The Edimax Wireless Nano USB Adapter and Linux

📅 July 22, 2015
edimax1Are you looking for a simple-to-use wireless ethernet adapter that is plug-and-play compatible with Linux?

If so, then here is a product you might want to try: The Edimax Wireless 802.11/b/g/n nano USB adapter.

It’s tiny, inexpensive, and it works perfectly with Linux out of the box without the need for any driver installation.


The Edimax wireless adapter could not be easier to use. Simply plug it into any USB port, and Linux will detect and use it automatically. You can then connect to any wireless access point within range. Easy. The adapter barely extends from the USB port, so it will not be in the way.


Edimax Wireless Nano USB Adapter with box.


Back of the box. The Edimax advertises Linux compatibility, and it lives up to the claim. Linux usage is hassle-free!


Closeup of the Edimax adapter. This is a tiny device that barely occupies any space, so be careful not to lose it.

I tried this adapter with Xubuntu 14.04, Linux Mint 17.1, Linux Mint 17.2, and even the Raspberry Pi 2 running Kodi, and each time the Edimax adapter offered 100% reliable operation. Connections were never dropped. It also functions perfectly with the Acer Aspire One 722 netbook running Xubuntu 14.04.


The Edimax adapter will appear as “USB Wi-Fi” in the Networking dialog of Linux Mint 17.2. The “PCI Wi-Fi” shown is a wireless PCI card already present in the system. You do not need to remove any existing wireless cards. The Edimax will function happily with whatever hardware might be present already.

“Are there any downsides?”

Range can be an issue. I was surprised by how well this tiny device detected a distant access point, but the range seems to be about half of what a PCI wireless adapter with an antenna can achieve.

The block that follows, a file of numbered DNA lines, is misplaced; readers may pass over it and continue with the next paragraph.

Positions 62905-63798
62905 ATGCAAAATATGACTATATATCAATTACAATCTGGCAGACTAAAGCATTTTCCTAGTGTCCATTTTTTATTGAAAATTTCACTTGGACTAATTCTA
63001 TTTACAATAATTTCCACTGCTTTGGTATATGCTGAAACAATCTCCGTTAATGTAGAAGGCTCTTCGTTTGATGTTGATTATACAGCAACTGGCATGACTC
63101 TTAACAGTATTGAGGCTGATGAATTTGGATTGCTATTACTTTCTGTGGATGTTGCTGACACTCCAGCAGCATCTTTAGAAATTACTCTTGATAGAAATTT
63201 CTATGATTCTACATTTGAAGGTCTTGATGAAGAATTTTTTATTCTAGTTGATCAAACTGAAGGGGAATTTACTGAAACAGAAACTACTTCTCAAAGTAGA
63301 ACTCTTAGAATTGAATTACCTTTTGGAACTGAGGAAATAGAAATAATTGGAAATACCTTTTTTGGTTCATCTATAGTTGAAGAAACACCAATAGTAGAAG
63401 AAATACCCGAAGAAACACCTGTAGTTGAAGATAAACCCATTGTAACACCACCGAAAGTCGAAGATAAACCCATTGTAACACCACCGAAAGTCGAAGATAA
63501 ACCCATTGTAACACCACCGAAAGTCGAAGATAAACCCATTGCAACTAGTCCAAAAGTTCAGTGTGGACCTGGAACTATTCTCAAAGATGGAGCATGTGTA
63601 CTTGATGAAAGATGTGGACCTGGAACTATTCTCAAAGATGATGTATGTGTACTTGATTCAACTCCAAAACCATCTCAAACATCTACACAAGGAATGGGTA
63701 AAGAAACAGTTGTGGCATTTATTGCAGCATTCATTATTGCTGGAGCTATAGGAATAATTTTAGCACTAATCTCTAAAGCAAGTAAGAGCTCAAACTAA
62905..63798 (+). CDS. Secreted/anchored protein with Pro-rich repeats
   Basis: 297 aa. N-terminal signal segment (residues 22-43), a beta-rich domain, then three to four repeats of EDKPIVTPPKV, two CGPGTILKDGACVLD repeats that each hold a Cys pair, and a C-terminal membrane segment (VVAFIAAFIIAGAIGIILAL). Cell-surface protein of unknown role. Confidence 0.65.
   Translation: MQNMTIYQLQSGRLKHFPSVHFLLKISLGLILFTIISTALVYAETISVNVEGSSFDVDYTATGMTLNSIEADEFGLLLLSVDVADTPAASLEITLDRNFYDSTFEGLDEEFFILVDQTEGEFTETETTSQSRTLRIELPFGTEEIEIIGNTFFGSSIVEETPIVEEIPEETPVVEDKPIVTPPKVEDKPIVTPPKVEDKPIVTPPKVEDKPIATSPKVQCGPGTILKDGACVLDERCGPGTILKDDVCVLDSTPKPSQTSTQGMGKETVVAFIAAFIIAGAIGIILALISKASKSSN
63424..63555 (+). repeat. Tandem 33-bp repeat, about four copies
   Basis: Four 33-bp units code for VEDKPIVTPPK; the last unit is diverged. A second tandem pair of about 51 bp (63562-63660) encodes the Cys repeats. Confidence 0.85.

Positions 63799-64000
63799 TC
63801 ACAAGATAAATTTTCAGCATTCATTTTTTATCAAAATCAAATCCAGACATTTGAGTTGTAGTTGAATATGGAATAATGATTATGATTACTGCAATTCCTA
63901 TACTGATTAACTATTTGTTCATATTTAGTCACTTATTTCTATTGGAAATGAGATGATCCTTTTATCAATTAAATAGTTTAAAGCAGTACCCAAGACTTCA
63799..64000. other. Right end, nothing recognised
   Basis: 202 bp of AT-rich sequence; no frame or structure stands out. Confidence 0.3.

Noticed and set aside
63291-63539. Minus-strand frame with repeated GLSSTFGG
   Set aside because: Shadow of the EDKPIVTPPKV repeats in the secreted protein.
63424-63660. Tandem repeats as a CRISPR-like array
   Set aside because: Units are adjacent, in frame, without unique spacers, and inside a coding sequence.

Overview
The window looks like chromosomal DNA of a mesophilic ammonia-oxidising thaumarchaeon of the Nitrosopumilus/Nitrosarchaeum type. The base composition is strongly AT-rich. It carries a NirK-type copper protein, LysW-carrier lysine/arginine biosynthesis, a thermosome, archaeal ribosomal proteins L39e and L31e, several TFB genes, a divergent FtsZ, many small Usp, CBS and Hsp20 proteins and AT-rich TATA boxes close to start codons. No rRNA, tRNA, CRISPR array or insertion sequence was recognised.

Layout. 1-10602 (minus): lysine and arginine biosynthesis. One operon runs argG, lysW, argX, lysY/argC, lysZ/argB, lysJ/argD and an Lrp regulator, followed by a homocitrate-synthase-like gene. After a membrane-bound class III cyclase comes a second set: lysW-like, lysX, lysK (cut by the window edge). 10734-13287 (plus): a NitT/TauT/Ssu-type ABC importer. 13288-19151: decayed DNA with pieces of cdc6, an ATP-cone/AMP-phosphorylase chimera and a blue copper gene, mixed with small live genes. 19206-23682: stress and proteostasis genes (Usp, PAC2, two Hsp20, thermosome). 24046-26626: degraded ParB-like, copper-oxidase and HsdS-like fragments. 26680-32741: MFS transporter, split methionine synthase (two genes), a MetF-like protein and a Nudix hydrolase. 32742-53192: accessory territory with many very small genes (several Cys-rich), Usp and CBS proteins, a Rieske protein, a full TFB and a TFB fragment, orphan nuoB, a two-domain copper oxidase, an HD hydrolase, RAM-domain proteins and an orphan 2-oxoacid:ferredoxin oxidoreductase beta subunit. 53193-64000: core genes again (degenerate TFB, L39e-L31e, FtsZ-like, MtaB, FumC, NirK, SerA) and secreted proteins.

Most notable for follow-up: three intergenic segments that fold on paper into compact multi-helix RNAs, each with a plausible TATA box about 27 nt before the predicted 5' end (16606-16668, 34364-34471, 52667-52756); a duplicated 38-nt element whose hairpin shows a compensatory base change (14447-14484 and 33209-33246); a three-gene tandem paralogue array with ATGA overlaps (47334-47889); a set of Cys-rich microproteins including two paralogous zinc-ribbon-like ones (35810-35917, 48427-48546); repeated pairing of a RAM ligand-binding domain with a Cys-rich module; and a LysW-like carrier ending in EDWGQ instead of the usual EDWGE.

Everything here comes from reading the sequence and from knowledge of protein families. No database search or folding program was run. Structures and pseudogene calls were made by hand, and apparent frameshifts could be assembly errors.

I performed a real-world test. Can this Edimax USB connect from a distance of 11 meters inside a building containing many solid walls and obstructions? This might not sound like a great distance, but I tried to simulate how people normally live – complete with books, shelves, open doors, tucked-away access points, and other sloppy obstructions.

On a test Linux system with a PCI wireless card at this distance, the system connected to the access point with 63% signal strength. The Edimax never connected at this distance from a desktop system or from a netbook. But when I plugged the Edimax into a netbook and moved the netbook to about 4-5 meters from the access point, then the access point was detected and the wireless connection was made.

Of course, a clear line-of-sight in an empty building might offer better results with longer ranges, but that is not real-world.


No access points appear because this system was out of range for the Edimax. The PCI Wi-Fi card had an antenna, so it detected the distant access point at 63% signal strength. This is too weak for the Edimax, which found the access point when moved over halfway closer.

“How fast?”

Transfer speeds are reasonable for this device. Speeds are faster than 802.11g, but closer to the low end of 802.11n. The box claims 150 Mbps, but keep in mind that real-world influences, such as microwave ovens and radio controlled toys, can affect performance like they can affect any other wireless device.

Under ideal circumstances, the Edimax lives up to its claims. Wireless speeds always fluctuate for me, so accurate benchmarks are unavailable. That is the way wireless connectivity is. However, the speeds were always fast enough to play videos, music, and transfer files without any stuttering, lag, or dropped connections. 802.11g performance is what you would expect, and 802.11n performance is closer to ~150 Mbps. I was not able to see full 802.11n speeds, such as 300 Mbps or 600 Mbps, with the Edimax.

However, do not let this deter you. Where this device excels is in compactness, ease-of-use, and reliability. If you need a quick and easy wireless connection for Linux, then the Edimax is one of the best available. It just works!


The Edimax nano adapter is perfect for situations were you need to give a device quick wireless connectivity. Do you want Kodi running on OpenELEC on your Raspberry Pi 2 to have Internet access? Simply plug the Edimax into the Pi and configure the wireless settings within Kodi. Done!

Is the 802.11g built into your netbook too slow and you want something faster? Simply plug the Edimax into the netbook’s USB port, and Presto! Your netbook now has faster Internet access (assuming the access point is also 802.11n compatible and other factors do not slow the speed).

The Edimax is an excellent addition to any bag of computer tools. This is one of those underestimated devices that ends up solving problems you never knew you had.


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